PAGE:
By that time, Orson’s older brother, William Bennett -- who had been living in Australia when the Civil War began – had become a captain in the 1st United States Colored Troops. Evidence suggests that William may have been an abolitionist. He corresponded with Thomas Wentworth Higginson – who was one of the Secret Six funding John Brown’s Raid and attempted insurrection. William took the officer’s examination a few days after Orson had done so, and was commissioned the Lieut. Col. in what would become the 102nd United States Colored Troops with his brother.
The regiment was recruited in Detroit. Many of its members were from Canada. Many were former slaves. The were sent first to Annapolis then to Hilton Head, South Carolina and ultimately to Florida, where they saw their first engagement on August 10, 1864 (the three-year anniversary of Orson’s wounding at Wilson’s Creek) near Jacksonville, before returning to South Carolina.
In late November, 1864, William T. Sherman’s March to the Sea was nearing Savannah, Georgia. To aid in that movement, the Union forces to which the 102nd USCTs was a part, was assigned to cut the railroad serving as the Confederate supply line running from Charleston to Savannah. Fog delayed the Union transports and allowed the Confederates the time to construct earthworks and prepare a strong defensive position guarding the rail line.
On the afternoon of November 30, 1864 on a knoll called Honey Hill overlooking the pine swamps of South Carolina between Broad River and the Charleston-Savannah Railroad, the 3rd New York Artillery held an unenviable position 100 yards in front of the main Union line. The isolated position was under fire from the entrenched Confederate position. All of the Union artillerymen had either been made casualties of the battle or had been driven off. Three of the guns of the battery were abandoned and were in grave danger of being captured.
Even though several unsuccessful attacks had been made to recover three cannon, Captain Orson W. Bennett, commanding the small force of company A in the 102nd United States Colored Troops, were the next to receive the assignment to bring in the guns. Three times Bennett led his troops forward, and three times they fell back. Bennett avoided substantial casualties however, because he had earlier been trained in the firing of heavy artillery, understanding just when the enemy was about to fire and directing his men to drop to the ground at exactly the right time. The men did not rise back up as quickly as Bennett demanded, and his orders to his men became more severe. But under his leadership, Bennett successfully brought the pieces back within Federal lines, with the loss of just one man. Twenty-three years later, Bennett was awarded the Medal of Honor for the deed.
The Civil War hero’s life ended on January 4, 1904 by suicide. White officers of the USCTs suffered high rates of both divorce and suicide. Grand Army of the Republic posts were segregated and the white USCT officers may have been ostracized by others in the white post to which he belonged. Bennett may have been left with no companions with which to discuss and empathize with the symptoms we recognize as PTSD today.
RVCWRT ART PRINT RAFFLE
RVCWRT is raffling off two professionally framed and matted Civil War prints, “Let Us Try” by Mark Churms and “Lee’s Headquarters” by Bradley Schmehl. Each measures 18 ½” x 26 ½” including frame. These prints are from the 2012 Civil War Sesquicentennial Commemorative Exhibition at the Fredericksburg Area Museum.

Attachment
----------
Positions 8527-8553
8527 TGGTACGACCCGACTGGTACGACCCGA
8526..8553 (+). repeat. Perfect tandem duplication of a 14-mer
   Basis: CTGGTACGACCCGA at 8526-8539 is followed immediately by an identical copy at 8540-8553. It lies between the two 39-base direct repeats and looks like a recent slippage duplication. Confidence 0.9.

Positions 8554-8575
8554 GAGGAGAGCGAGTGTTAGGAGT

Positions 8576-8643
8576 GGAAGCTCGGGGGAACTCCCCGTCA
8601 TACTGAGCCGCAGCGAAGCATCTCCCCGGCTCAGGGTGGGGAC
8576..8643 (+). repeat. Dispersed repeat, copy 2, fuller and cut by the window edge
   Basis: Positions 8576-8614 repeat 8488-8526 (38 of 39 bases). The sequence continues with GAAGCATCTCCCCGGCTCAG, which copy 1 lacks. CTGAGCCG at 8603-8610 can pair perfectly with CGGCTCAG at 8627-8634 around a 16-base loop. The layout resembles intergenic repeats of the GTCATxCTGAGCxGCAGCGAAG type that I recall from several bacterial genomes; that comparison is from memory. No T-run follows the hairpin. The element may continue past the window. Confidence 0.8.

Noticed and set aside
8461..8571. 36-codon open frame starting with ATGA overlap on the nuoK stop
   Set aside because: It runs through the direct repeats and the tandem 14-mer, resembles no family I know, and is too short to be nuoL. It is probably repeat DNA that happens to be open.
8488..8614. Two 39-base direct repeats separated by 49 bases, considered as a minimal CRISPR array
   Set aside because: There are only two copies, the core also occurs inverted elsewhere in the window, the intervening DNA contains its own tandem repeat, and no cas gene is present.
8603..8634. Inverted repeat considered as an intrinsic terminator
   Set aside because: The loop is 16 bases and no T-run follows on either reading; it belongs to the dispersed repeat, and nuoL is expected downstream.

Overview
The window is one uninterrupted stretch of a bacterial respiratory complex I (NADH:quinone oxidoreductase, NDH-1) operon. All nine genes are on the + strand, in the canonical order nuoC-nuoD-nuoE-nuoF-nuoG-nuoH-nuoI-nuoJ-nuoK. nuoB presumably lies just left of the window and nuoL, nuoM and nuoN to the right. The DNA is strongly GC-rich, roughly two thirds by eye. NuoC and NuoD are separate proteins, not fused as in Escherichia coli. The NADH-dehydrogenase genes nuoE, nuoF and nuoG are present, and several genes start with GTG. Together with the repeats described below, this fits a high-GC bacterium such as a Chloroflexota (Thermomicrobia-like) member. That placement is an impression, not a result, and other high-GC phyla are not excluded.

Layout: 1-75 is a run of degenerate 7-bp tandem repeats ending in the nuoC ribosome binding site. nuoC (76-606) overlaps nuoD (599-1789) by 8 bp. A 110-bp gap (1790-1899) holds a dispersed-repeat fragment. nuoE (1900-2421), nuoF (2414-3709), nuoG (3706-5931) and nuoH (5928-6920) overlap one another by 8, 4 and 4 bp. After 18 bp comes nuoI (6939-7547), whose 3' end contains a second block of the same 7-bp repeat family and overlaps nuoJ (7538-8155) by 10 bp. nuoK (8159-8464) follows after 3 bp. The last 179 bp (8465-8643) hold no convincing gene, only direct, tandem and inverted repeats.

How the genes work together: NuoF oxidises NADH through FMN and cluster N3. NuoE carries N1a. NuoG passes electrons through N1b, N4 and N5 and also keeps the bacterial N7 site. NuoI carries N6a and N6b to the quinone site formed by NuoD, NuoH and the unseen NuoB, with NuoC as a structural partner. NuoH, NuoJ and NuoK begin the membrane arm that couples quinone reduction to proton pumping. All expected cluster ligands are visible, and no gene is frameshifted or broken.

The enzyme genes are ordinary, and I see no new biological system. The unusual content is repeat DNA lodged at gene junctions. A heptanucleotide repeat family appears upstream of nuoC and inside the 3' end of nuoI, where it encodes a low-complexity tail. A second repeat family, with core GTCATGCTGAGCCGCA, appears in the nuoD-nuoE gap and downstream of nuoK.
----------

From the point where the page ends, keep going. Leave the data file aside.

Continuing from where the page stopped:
Raffle tickets are $5 each or 3 for $10. A maximum of 150 tickets will be sold. First ticket drawn wins choice, second ticket drawn receives the remaining print. Proceeds benefit the RVCWRT scholarship fund. Tickets will be sold at the June, July and August RVCWRT dinner meetings. Drawing will be at the September 9, 2019 dinner meeting. Winners need not be present to win. Tickets can also be reserved by contacting John Sapanara at firstname.lastname@example.org.
Please contact Bob Jones to order your dinner in advance or to confirm your dinner reservation. Please call Bob Jones @ 540-399-1702 or send him your e-mail at email@example.com
The Civil War Round Table of Fredericksburg
By Bob Jones
As a courtesy, the RVCWRT provides as a regular feature each month, the ongoing scheduled speakers for the CWRTF’s 2018 Program Year. The Civil War Round Table of Fredericksburg normally meets on the fourth Wednesday of every month (except for one meeting held on the third Wednesday of June 2018). Dinner Meetings are held at the UMW’s Jepson Center located at 1119 Hanover Street, Fredericksburg, VA, dinner cost is $32.00 per person. Advance reservations should be made by email: firstname.lastname@example.org or telephone: 540-361-2105.
CWRTF’s Scheduled Speakers for the 2018 and 2019 Program Year:
2019 NPS Intern Scholarship
The Rappahannock Valley Civil War Round Table (RVCWRT) provides a $2,000 scholarship to a National Park Service (NPS) intern serving at Fredericksburg & Spotsylvania National Military Park. Under the provisions of this scholarship program, an intern will be defined as any individual who is, or will be, an undergraduate or graduate student at an accredited college or university; who has served at Fredericksburg & Spotsylvania National Military Park (beginning their service between July 2018 and July 2019) and who has completed a minimum of 350 hours of service to the park in good standing. For complete details, go to the website, www.rvcwrt.org
Who we are
The Drum and Bugle Newsletter is published monthly, by the Rappahannock Valley Civil War Round Table, Post Office Box 7632, Fredericksburg, VA 22404. Each month, The Drum and Bugle newsletter is also placed on our web-site, www.RVCWRT.org. Yearly membership dues are $35.00 for an individual, $45.00 for families, and only $7.50 for students. Membership is open to anyone interested in the study of the Civil War and the ongoing preservation of Civil War sites.
The RVCWRT Executive Committee: